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Before choosing courseFEP3301 Computational Game Theory 8.0 creditsAdministrate About course

The course focuses on areas of game theory that appear to be most relevant for engineering applications. The emphasis is both on theoretical principles and on the application of the theory to problem formulation and problem solving. The course covers a wide range of topics, from different models of non-cooperative games and related equilibrium concepts, to cooperative games. The course also covers topics in mechanism design.

Course offering missing for current semester as well as for previous and coming semesters
* Retrieved from Course syllabus FEP3301 (Spring 2019–)

Content and learning outcomes

Course contents

Strategic games in normal form, Kakutani’s fixed point theorem, best reply, Nash equilibrium, dominance solvability, rationalizability, existence of equilibria, zeros-sum games, minimax theorem, cardinality of solutions, refinement of Nash equilibria, robustness of equilibria, Bayesian games, potential games, submodular games, extensive games with perfect information, subgame perfect equilibria, repeated games and folk theorems, stochastic games, Markov perfect equilibria, finite and infinite evolutionary games, replicator dynamic, evolutionary stable states and sets, coalition games, core, kernel, nucleolus, Shapley value, social choice theory, Arrow’s impossibility theorem, implementation in dominant strategies, strategyproof implementation, Gibbard-Sattertwhwaite theorem, implementation with money, Groves mechanism, Clarke’s pivot rule, VCG mechanism, implementation in Nash equilibrium.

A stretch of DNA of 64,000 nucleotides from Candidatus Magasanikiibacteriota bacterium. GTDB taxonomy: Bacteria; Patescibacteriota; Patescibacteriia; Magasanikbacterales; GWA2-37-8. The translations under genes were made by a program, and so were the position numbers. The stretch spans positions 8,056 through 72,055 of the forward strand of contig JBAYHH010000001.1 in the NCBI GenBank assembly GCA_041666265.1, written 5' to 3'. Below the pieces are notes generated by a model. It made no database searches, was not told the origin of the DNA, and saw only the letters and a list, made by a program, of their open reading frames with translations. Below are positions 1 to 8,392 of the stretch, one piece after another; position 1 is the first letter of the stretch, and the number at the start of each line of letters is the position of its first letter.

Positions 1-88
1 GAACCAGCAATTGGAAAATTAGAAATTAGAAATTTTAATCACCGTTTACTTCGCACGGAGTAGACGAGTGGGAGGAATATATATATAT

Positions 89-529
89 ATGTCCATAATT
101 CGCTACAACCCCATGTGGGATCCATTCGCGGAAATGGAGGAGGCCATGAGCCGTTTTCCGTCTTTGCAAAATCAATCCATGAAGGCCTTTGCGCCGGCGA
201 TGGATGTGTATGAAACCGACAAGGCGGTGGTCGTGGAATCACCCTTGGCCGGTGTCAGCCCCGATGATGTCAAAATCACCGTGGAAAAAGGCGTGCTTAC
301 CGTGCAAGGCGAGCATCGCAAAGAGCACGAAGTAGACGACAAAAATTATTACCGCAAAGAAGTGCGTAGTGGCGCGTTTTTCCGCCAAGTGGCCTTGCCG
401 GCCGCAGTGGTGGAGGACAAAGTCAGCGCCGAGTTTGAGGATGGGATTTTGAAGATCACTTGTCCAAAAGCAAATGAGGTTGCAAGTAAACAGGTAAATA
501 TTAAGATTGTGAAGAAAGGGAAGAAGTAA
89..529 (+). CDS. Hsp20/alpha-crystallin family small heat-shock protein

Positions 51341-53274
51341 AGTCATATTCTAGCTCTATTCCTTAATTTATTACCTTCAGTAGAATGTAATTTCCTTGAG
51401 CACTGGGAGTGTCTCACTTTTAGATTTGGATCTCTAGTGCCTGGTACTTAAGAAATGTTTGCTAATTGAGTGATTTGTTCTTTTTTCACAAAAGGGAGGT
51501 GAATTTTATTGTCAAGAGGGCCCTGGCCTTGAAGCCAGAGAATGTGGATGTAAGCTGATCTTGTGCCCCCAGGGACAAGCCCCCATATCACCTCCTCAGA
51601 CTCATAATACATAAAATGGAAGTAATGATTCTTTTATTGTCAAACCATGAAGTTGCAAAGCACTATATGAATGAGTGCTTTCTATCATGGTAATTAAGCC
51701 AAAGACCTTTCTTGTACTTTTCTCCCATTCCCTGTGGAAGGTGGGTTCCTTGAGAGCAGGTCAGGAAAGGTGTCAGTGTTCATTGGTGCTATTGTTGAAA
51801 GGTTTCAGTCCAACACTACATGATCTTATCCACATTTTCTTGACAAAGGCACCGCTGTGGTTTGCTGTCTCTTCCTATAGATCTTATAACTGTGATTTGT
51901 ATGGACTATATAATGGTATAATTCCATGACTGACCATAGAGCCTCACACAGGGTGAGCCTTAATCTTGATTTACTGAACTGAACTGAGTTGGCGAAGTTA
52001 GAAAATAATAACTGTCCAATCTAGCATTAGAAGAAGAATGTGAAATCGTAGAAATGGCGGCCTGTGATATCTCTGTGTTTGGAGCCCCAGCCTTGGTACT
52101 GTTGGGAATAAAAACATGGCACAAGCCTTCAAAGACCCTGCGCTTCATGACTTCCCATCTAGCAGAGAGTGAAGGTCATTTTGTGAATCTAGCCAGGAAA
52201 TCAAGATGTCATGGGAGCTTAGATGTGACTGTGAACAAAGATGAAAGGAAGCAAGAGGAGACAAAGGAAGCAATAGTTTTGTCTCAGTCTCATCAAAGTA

Intended learning outcomes

Upon completion of the course, the student should be able to:

-          formalize problems that involve more than one decision making entity in a game theoretical context

-          critically assess the research literature in the area

-          use the game theoretical tools and methods to solve problems

-          contribute to the research frontier in the area

Course Disposition

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Literature and preparations

Specific prerequisites

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Recommended prerequisites

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Equipment

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Literature

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Examination and completion

If the course is discontinued, students may request to be examined during the following two academic years.

Grading scale

P, F

Examination

  • EXA1 - Examination, 8,0 hp, betygsskala: P, F

Based on recommendation from KTH’s coordinator for disabilities, the examiner will decide how to adapt an examination for students with documented disability.

The examiner may apply another examination format when re-examining individual students.

Other requirements for final grade

15 min oral presentation at one of the lectures

75% on weekly home-work problems and the presentation

50% on 72 h take home exam

Opportunity to complete the requirements via supplementary examination

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Opportunity to raise an approved grade via renewed examination

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Examiner

Profile picture György Dán

Ethical approach

  • All members of a group are responsible for the group's work.
  • In any assessment, every student shall honestly disclose any help received and sources used.
  • In an oral assessment, every student shall be able to present and answer questions about the entire assignment and solution.

Further information

Course web

Further information about the course can be found on the Course web at the link below. Information on the Course web will later be moved to this site.

Course web FEP3301

Offered by

EECS/Network and Systems Engineering

Main field of study

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Education cycle

Third cycle

Add-on studies

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Contact

György Dán (gyuri@kth.se)

Postgraduate course

Postgraduate courses at EECS/Network and Systems Engineering